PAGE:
Day 110–Our First Produce Box of the Year!

The Produce Box is here! The Produce Box is here!

Pulling into my driveway last night, I saw an unfamiliar car behind me. The car pulled into my drive and stopped. Someone looking for directions? Someone complaining about my lack of green grass in the yard? Nope. It was my Produce Box Neighborhood Organizer delivering my first Produce Box of the growing season! Life is good.

I’ve blogged about The Produce Box before (HERE), but this is the first box we have received since last fall, so it merits some additional blog time! The Produce Box sources all its vegetables and farm products (cheese, bread, honey, jam) from North Carolina farms, packages them into CSA-type boxes and delivers them to the house. Members also contribute a small fee (I think it was $3 this year) to provide small grants to local farmers to help address issues on their farms (some of this year’s grants included purchasing seed starting supplies, purchasing refrigeration units, educational opportunities, etc).

Because The Produce Box works with several farms, they do offer a greater variety of vegetables than a traditional CSA, which also reduces the risk of not receiving anything if one farmer has a crop fail. Members can pick among several boxes each week, including an organic box and a small box for folks who can’t consume all the veggies in the standard box. And I have to say it, I love having my vegetables delivered. One thing I can cross of my list. But you know, meeting with and talking to farmers has been a real joy for me, so even though I get my produce box delivered, I’ll still be heading out to the farmer’s markets to pick up anything not in my box as well as cheese, pasta, meat, eggs, etc.

What did we get in our first box? Due to a late season frost last week, this week’s box is smaller than usual, but still a very welcome sight! We received two packages of strawberries, sweet potatoes, spinach, a HUGE head of lettuce, greenhouse cucumbers, and carrots so fresh they still have the dirt on ’em. Yum. Just in time for saladpalooza night!

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Day 61–Coon Rock Farm

Lately I have been buying produce and eggs from Coon Rock Farm, a family owned farm on the Eno River in Hillsborough. From Harukai turnips to fresh carrots and tatsoi greens, everything I’ve purchased has been delicious. At the Western Wake Farmer’s Market a few weeks ago, I tried a sample of their chorizo (it is impossible to pass their tent without trying it since you can smell it cooking and for “some reason” I am always hungry). It was amazing. I keep forgetting to add it to our rotation, but maybe next week.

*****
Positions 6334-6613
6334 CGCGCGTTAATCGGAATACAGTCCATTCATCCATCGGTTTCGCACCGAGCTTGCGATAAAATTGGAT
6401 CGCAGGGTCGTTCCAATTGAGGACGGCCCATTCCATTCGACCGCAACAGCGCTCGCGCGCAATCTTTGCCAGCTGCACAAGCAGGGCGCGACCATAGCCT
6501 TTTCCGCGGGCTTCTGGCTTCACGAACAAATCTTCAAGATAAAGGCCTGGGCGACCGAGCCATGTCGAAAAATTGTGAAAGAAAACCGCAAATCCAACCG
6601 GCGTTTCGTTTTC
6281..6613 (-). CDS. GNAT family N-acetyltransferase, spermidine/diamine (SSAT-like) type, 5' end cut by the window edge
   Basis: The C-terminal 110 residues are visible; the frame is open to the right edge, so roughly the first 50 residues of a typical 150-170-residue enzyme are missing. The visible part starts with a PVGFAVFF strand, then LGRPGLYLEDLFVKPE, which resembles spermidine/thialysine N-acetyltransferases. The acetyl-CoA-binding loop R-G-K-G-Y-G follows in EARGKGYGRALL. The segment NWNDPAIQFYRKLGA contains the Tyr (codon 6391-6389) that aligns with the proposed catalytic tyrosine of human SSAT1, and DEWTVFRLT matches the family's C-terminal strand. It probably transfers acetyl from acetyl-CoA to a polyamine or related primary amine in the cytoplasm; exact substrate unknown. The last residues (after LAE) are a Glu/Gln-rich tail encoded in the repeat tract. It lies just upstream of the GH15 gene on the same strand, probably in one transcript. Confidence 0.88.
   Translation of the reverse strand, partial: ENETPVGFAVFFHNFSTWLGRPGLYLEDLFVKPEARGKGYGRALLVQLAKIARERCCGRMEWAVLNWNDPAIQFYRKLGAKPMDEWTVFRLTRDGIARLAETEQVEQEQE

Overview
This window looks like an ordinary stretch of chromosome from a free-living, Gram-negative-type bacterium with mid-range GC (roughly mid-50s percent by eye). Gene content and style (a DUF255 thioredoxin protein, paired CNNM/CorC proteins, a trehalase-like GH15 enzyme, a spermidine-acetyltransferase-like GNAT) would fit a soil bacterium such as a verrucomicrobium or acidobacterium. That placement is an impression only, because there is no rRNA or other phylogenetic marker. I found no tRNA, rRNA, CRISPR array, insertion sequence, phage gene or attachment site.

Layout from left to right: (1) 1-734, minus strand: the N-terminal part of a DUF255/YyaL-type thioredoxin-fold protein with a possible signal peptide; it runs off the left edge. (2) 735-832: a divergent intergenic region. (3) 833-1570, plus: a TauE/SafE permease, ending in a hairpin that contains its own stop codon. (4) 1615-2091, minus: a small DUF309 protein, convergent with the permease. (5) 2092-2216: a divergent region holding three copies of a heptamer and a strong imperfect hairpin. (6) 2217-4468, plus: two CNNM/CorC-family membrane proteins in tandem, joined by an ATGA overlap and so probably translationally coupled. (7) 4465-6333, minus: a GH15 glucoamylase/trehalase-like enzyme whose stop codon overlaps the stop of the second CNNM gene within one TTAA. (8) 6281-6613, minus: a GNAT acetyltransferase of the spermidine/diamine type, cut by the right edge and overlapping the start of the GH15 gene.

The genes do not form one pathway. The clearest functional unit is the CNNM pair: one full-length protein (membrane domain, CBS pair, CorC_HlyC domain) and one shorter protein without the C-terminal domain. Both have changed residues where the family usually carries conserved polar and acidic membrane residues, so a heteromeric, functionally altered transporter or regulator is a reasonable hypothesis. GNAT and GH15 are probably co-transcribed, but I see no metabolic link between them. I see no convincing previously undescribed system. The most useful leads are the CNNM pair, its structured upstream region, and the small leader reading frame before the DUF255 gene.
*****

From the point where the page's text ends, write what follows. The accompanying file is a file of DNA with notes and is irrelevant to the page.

Coon Rock Farm (www.coonrockfarm.com) is the epitome of “farm to fork”. The Holcomb family not only operates the farm (which dates back to the 1800s), they also operate two highly reputable restaurants, Zely & Ritz in Raleigh and Piedmont Restaurant in Durham. Both restaurants feature the vegetables, fruit, eggs, lamb, beef, pork and eggs produced on the farm.

According to the Holcombs, farm produce is all organic and mostly heirloom varieties (which explains why my carrots were unbelievably “carrot-y” in flavor). All animals are pasture-raised and grass-fed, with no hormones or antibiotics. I love that this is a family all working together to bring us good food while nurturing the young farmers who will continue to feed us into the future.

Coon Rock Farm sells at three local farmer’s markets–Midtown Farmer’s Market at North Hills, Western Wake Farmer’s Market in Cary and the Chapel Hill Farmer’s Market. They also have a CSA which you can read about on their website.

As for the name? Apparently, the name Coon Rock Farm comes from a large rock that juts into the Eno River and has the historical name of “Coon Rock”.  Regardless, the food produced by this family is wonderful, sustainable, healthy food, and I for one am looking forward to some chorizo on Saturday!

Day 14–Farmer’s Market Spotlight–Rare Earth Farms

Beef cattle at Polyface Farm.

While I was on my very brisk mission to the farmer’s market today, I met Jennifer with Rare Earth Farms, a local farm partnership, and thought I would introduce you to this wonderful, family-owned resource for local beef and lamb.

Rare Earth Farms is a story of farmers and friends. Mann Mullen of Bunn and Karl Hudson of Zebulon, are friends and farmers whose shared interest in sustainable agriculture and the humane treatment of animals led them to found Rare Earth Farms. Their beef is pasture raised (on grass), pasture finished on grass, antibiotic free, steroid free and without preservatives or colorings.

Recently, Mann and Karl entered into a partnership with another friend, Carvel Cheves, who raises lamb with the same care and standards that Mann and Karl put into their beef. Carvel was also inducted into the NC Livestock Hall of Fame, so now you can get your lamb kabob meat from a celebrity (and he is probably much nicer than Kim Kardashian, just sayin’).

Rare Earth Farms has a meat CSA that they are starting in February, or you can find them at the State Farmer’s Market. You can find a price list and contact number on their website as well, so you can preorder what you need (including, apparently, a whole carcass). I may try some lamb soon and I will let you know how that is.

Here is the website, if you’re interested: www.rareearthfarms.com